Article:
When asked to name things that make you smarter, most people will not think of mentioning video games. The stigma on gaming is still very real: with video games being blamed (not altogether fairly) for a variety of evils, from bad grades to violent behaviour, parents and teachers are largely sceptical of the potential benefits of gaming.
Taking a passion for gaming to the extreme can be too much of a good thing, but a responsible parent or educator’s job is not to create a moral panic around them, but rather to regulate their use, help children develop healthy habits, and recommend age-appropriate games that can be fun while at the same time engaging their brains.
Britain’s BBC Two has run a large-scale online intelligence test devised by scientists of the Department of Brain Sciences at Imperial College, London, and the results may be surprising: one of the most interesting takeaways was that people can work to enhance their intelligence and that certain video games have been found to be an excellent workout for our brains that can bring noticeable improvement, particularly when it comes to spatial reasoning.
But why do video games have such an effect? What happens in our brains when we are gaming and why are spatial memory and attention the areas that benefit the most?
Get your head in the game
There are many genres of video games, but many popular titles ultimately come down to moving objects or characters in a virtual space in order to perform specific tasks, often at a fast pace and while dealing with obstacles or distractions.
This explains a lot about the link between gaming and brain activity: pressing the game’s controls in response to rapid visual stimuli trains your hand-eye coordination while activating the areas of your brain that relate to navigating a space and separating relevant and irrelevant information.
Studies about the effect of gaming on children seem to be yielding contradictory results: young gamers perform better than their peers at certain tasks involving paying attention and formulating quick responses to stimuli, but also seem to have more trouble maintaining their attention, perhaps because they are used to being hyper-stimulated and get bored more easily when confronted with slower activities.
This only confirms the importance of adults in forming good habits early in life: ideally, we want our children to enjoy the demonstrable positive effects on their visual selective attention – the brain’s ability to focus while disregarding distractions – while providing guidance so that their ability to sustain said attention does not drop.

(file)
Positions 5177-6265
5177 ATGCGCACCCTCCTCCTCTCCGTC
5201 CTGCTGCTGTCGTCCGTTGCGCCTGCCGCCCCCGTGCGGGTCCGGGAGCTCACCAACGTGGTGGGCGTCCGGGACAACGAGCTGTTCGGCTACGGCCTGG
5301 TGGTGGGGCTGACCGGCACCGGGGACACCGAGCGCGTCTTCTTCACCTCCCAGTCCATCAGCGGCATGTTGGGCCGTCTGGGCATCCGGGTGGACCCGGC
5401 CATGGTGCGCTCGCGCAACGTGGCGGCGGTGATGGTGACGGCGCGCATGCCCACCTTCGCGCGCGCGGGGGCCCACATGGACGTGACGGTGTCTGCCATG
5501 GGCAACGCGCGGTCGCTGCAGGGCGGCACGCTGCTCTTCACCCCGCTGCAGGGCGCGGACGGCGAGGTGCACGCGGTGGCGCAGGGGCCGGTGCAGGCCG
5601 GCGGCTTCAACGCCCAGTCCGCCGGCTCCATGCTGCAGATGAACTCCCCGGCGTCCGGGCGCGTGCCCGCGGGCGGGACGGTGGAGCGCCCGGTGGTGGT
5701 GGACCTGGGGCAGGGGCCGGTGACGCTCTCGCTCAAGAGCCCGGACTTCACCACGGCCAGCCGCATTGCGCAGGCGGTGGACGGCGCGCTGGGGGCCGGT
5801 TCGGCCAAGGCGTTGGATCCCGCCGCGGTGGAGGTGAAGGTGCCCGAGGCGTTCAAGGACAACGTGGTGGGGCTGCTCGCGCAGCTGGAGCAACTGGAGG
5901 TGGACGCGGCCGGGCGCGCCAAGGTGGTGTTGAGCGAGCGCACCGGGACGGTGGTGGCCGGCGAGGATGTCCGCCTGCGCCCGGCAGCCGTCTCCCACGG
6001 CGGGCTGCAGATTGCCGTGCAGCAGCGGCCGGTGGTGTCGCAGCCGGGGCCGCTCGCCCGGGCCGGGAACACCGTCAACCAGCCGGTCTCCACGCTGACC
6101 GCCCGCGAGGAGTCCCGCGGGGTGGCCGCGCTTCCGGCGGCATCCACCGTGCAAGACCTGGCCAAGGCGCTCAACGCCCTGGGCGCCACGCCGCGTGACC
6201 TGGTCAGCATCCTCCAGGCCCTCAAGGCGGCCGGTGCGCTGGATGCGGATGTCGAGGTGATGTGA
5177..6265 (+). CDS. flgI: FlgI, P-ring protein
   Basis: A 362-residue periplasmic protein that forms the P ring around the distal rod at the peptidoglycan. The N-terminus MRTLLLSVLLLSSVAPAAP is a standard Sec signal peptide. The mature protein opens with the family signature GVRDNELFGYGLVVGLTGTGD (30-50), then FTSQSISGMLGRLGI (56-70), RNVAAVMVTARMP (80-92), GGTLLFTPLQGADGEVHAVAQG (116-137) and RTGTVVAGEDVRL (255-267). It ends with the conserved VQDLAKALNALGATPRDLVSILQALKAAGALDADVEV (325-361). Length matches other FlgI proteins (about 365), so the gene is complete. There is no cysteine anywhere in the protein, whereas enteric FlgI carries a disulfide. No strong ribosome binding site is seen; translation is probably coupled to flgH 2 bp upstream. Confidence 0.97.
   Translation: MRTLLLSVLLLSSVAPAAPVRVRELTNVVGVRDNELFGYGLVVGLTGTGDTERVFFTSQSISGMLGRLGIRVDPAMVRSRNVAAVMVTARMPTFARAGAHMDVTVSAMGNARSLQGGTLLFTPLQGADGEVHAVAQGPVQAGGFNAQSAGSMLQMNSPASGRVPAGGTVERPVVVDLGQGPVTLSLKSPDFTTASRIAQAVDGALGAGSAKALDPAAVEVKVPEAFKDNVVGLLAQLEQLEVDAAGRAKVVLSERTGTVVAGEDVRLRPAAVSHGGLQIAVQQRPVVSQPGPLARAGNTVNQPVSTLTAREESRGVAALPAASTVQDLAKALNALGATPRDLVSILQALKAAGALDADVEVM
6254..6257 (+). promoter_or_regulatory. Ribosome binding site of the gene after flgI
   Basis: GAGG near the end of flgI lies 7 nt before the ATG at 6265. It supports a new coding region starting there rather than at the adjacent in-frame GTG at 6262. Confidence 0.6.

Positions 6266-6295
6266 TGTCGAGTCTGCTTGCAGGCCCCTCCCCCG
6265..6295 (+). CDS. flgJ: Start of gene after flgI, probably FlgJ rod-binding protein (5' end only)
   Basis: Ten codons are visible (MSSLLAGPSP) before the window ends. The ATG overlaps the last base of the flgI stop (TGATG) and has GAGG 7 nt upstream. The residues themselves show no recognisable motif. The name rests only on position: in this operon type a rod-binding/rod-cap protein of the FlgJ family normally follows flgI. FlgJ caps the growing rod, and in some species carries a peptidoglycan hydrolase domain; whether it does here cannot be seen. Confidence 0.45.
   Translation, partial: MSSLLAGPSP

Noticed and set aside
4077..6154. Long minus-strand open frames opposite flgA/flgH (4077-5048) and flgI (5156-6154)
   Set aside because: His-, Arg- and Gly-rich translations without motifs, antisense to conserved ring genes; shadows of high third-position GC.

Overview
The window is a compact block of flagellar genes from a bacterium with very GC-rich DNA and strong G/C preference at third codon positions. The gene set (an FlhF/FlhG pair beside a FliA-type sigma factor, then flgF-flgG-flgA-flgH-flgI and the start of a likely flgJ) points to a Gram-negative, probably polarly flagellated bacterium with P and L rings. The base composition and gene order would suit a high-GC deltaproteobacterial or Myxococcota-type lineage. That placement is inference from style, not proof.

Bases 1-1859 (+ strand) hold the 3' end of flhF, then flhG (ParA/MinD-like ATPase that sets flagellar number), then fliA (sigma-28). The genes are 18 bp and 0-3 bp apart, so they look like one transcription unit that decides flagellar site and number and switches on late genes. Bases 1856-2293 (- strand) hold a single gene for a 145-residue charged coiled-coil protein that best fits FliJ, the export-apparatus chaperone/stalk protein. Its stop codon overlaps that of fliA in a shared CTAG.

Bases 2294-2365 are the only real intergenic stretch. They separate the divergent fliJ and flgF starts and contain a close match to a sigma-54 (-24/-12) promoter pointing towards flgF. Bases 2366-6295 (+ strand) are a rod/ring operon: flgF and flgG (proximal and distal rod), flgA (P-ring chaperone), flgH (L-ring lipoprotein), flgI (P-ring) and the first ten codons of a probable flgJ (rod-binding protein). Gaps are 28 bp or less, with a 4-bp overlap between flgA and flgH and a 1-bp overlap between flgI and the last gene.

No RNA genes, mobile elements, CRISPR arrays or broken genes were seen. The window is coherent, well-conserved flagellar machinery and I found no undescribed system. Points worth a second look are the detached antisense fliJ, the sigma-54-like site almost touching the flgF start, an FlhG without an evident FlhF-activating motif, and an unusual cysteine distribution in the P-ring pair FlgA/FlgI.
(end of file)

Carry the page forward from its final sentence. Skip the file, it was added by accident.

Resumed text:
Not all games are the same
Choosing the right game can make a measurable difference in cognitive ability. When discussing video games, for instance, our concern tends to go to children, but the numbers speak for themselves: more and more seniors are getting involved in playing video games, and studies are being conducted on the link between gaming and slowing or managing the effects of old age on the brain. A certain decline is only natural, but for those elderly people who have sufficient familiarity with technology, brain games and apps claiming to be beneficial to one’s cognitive abilities are flourishing. But are the claims truthful?
Any statement to the effect that a game keeps the brain active or improves intelligence must be taken with a grain of salt: the games that have ultimately proven most effective at containing the effects of aging and even creating new neural synapses are those that involve keeping physically active, such as using a Wii console to control the game with your whole body rather than just your fingers, or learning a new skill as you play, such as apps that apply gamification principles to learning a language or a musical instrument. Challenging your brain in such a way has been shown to be more beneficial to seniors than even crosswords or logic puzzles supposedly designed to help their neural networks stay in shape.
To sum up, video games may not have been created with the purpose of making players more intelligent, but they certainly are an indirect help when used responsibly. Whether you are eight or eighty years old, smart choices and smart habits lead to a smarter you.